For many nations worldwide, the glowing vision of the future based on the concept of free markets, democratic governance, and individual liberties did not succeed. Today, one can gaze at the policy the US leaders have brought in front of the world. Efforts to impose new regimes on Iraq and Afghanistan at gunpoint have laid waste to those countries, killing hundreds of thousands of innocents and generating a series of internal conflicts that may continue for many decades to come. The Middle East, all together, is in the grasp of a new generation of autocrats. At the same time, generous democracy looks to be under increasing threat even in Western Europe and the US. Presently, the US is encountering problems of various magnitude. There are war scares in eastern Europe and the western Pacific, thanks to a Chinese intimidation campaign against Taiwan and a Russian military buildup on the Ukrainian border.

Critics of American foreign policy have more than a few instances to cite. There exists a list of countries and regions where American foreign policy has catastrophically failed and continues to do so. These regions include South and Central American nations such as Ecuador, Bolivia, Uruguay, Brazil and Honduras. Futile American attempts to forcibly install new regimes in Iraq and Afghanistan have reduced both countries to rubble, killing countless innocent civilians. Their troubles continue. Iran and its nuclear proliferation is an ever-present problem. American policy towards Kosovo arguably has inspired secessionist uprisings in Belgium, Georgia, Ukraine, Spain, and others. Moreover, China and its model of authoritarian capitalism continue to be an ever-growing threat, now even as they present this model as an option besides liberal democracy to developing nations. Besides these, American foreign policy still struggles with Russia, so much so that the Global North finds itself testing the limits of deterrence.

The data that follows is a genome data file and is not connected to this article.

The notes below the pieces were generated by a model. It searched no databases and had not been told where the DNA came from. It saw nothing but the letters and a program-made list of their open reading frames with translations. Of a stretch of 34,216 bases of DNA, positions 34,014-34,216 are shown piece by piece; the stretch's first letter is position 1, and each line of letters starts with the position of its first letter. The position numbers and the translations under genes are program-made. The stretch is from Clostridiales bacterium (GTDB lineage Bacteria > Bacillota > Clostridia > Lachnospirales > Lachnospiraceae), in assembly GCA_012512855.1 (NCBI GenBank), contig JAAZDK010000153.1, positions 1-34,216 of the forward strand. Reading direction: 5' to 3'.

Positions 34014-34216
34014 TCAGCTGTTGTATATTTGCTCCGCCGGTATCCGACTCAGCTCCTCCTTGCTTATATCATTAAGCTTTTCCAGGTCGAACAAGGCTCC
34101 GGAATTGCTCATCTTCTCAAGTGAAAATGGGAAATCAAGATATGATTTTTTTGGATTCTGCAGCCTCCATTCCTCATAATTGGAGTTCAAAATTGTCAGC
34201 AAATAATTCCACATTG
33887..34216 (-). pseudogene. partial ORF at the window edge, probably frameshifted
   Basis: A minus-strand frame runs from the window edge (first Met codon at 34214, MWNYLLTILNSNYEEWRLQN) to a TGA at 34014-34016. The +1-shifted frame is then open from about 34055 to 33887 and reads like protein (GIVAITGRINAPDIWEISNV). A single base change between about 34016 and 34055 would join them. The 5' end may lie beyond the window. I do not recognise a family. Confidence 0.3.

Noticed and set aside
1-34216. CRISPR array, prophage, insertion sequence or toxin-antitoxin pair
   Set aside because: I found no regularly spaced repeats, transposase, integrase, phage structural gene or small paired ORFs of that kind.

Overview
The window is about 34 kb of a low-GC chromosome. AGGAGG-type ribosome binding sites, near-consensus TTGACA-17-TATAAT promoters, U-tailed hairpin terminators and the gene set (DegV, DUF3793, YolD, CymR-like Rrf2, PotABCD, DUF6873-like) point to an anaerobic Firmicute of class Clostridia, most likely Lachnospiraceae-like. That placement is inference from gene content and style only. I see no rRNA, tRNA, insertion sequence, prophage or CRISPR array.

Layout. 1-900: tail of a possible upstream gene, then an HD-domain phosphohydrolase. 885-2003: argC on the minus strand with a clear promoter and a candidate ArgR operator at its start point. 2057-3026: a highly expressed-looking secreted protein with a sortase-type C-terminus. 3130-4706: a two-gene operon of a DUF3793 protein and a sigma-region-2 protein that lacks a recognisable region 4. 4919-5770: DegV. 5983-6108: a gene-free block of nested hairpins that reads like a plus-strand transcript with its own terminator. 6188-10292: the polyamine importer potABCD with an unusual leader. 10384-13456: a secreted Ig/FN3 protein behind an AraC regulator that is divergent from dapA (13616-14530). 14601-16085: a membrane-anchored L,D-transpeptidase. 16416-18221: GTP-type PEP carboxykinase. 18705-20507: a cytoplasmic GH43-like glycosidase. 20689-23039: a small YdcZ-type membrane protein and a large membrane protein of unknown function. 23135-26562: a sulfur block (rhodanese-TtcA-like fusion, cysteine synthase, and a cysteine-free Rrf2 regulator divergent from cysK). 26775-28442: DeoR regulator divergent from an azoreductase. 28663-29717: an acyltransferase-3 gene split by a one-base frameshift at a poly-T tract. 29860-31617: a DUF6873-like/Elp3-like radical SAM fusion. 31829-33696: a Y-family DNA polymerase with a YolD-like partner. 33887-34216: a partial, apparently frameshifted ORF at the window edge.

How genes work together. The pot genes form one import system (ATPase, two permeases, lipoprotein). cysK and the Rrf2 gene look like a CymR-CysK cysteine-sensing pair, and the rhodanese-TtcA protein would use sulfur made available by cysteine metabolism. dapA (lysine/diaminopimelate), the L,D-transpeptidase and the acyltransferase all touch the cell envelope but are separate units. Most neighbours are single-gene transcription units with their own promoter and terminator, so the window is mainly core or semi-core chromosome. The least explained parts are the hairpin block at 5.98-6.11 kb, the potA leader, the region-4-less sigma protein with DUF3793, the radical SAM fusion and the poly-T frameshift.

The international order that appeared after the Cold War has shifted intensely, creating unique challenges for America. America is no longer the only big brother in the geopolitical arena in today’s international scenario. The US no longer occupies the unrivalled position of strength that was enjoyed after the fall of the Soviet Union. The US has been fighting without a win, whereas many rivals, including Russia and China, won without much fighting. Time from 2008, when the global financial crisis took place, to the onset of the coronavirus pandemic in 2020, there has been the fundamental transformation of the worldwide order. The very nature of international relations and the rules of engagement have changed very fast. Today’s world is more crowded, complicated, and competitive.

After the end of World War II, the US was the most dominant power globally and had effectively met the challenges from time to time. Firstly, the Soviet Union, Japan, and the European Union. Now, nevertheless, the power of the US is on the decline. Asymmetrical wars are challenging its vast military power, its economic growth is sluggish, and its debt is rising swiftly; the political system is proving unable to meet these challenges satisfactorily. Though the US is still likely to remain the world’s leading power for the foreseeable future, it is being challenged by China, Russia and many other emerging regional dominating powers.

About the Author
Colonel Balwan Nagial retired from the Indian Army in 2019 after serving for thirty years. Managed administration, security, project mgt throughout his service. He loves writing and contributing in newspapers and magazines in India. He loves Israeli culture.